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Mosquitoes beginning to surface in Kern County

Mosquito season is upon us as the weather warms, giving another season battling the newest pest in Kern County.

"We are starting to see some mosquito activity locally here in Kern County," Terry Knight, spokesman for the Kern Mosquito and Vector Control District, said at a media event held recently at district headquarters.

The Aedes Aegypti mosquito, first found in Kern County in 2014, has become a permanent resident.

In 2018 these smaller mosquitoes - sometimes referred to as ankle-biters - had just six square miles of infected area. By 2019, its range had spread to 70 square miles.

"This mosquito is extremely aggressive," Knight said. "It is entirely an urban mosquito.

"She is very vicious in nature, and she prefers to feed on human beings."

One thing that is critical to know about this new biting pest is that it is not coming from large water sources, like green swimming pools, sumps, or curb water. It's coming from your neighborhood, your residential block, your yard.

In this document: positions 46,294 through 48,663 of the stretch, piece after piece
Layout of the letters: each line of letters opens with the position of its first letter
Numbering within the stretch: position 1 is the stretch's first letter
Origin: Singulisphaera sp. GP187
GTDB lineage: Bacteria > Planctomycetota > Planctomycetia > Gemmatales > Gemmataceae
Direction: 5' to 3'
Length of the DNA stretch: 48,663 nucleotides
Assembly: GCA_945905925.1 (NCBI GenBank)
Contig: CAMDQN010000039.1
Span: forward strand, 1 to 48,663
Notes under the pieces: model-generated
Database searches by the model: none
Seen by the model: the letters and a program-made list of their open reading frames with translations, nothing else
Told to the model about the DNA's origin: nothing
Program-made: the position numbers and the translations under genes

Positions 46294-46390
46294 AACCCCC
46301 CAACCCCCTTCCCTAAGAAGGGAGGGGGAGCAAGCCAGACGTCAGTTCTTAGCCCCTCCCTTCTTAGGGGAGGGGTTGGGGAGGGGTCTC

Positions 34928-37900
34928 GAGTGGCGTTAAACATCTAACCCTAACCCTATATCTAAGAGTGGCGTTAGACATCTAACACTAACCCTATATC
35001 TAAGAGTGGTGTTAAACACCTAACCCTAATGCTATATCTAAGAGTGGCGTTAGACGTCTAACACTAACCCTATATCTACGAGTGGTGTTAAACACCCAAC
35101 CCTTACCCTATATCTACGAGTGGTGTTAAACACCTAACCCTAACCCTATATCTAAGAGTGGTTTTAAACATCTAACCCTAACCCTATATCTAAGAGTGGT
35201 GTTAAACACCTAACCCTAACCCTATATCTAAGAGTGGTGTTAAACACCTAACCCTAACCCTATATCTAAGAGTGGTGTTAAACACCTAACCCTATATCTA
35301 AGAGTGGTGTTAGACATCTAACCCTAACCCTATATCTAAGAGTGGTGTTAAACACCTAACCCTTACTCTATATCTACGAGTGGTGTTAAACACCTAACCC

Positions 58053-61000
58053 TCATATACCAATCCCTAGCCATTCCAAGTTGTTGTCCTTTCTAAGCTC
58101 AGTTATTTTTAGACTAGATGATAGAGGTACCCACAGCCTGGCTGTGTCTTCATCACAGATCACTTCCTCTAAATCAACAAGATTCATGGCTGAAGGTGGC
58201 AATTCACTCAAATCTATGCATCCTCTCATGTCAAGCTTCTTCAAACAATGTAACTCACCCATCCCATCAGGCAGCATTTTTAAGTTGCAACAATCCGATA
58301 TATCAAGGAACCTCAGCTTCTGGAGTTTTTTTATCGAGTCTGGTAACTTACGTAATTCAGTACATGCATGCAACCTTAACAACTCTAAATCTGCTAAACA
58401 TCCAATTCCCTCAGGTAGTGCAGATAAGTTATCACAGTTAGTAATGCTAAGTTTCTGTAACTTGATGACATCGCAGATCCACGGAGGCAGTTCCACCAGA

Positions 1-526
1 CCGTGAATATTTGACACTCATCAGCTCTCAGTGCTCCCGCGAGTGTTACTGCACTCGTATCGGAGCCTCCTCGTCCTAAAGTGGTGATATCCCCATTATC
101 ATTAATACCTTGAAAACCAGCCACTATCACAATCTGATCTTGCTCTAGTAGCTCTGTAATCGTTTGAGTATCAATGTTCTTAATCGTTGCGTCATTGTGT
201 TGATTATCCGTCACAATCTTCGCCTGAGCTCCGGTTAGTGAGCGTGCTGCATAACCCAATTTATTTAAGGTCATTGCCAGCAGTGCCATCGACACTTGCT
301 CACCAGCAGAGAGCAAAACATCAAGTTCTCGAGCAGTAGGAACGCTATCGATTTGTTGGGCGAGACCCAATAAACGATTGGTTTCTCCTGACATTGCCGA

"Very important to police your homes on a regular basis," Knight said. "Inspect your yard."

Their range is only about 300 yards, so these biters are coming from neighborhoods, unlike the more common Culex varieties, which can fly for miles.

Even the smallest item - a pet bowl, a bottle cap, a child's toy - that can hold water for seven days can become a breeding ground for Aedes Aegypti.

"They are small-container breeding mosquitoes," and can reproduce in as little as a teaspoon of water, Knight said.

The aedes aegypti, known in some areas of the world as the yellow fever mosquito, is more aggressive than the more common Culex tarsalis and Culex quinquefasciatus, and can bite a single victim six or seven times before it is satisfied.

And it's here to stay.

Products and strategies that target mosquitoes in the larval stage, before they can fly and feed on human blood, are more effective in the long run than foggers and yard sprays, Terry said.

As annoying and painful as the newer mosquitoes can be, they are not carrying any disease that has been detected in Kern County.

Knight said that residents need to police their yards and minimize the risk of having an invasion of the pests in their homes. He said it is critical to clean flower pots regularly with bleach and soapy water. It is also important to dry the pots afterwards, not leaving any moisture that can be inhabited by the unwanted guests. "They can live in a capful of water and lay thousands of eggs, making a very unpleasant season for residents," concluded Knight.


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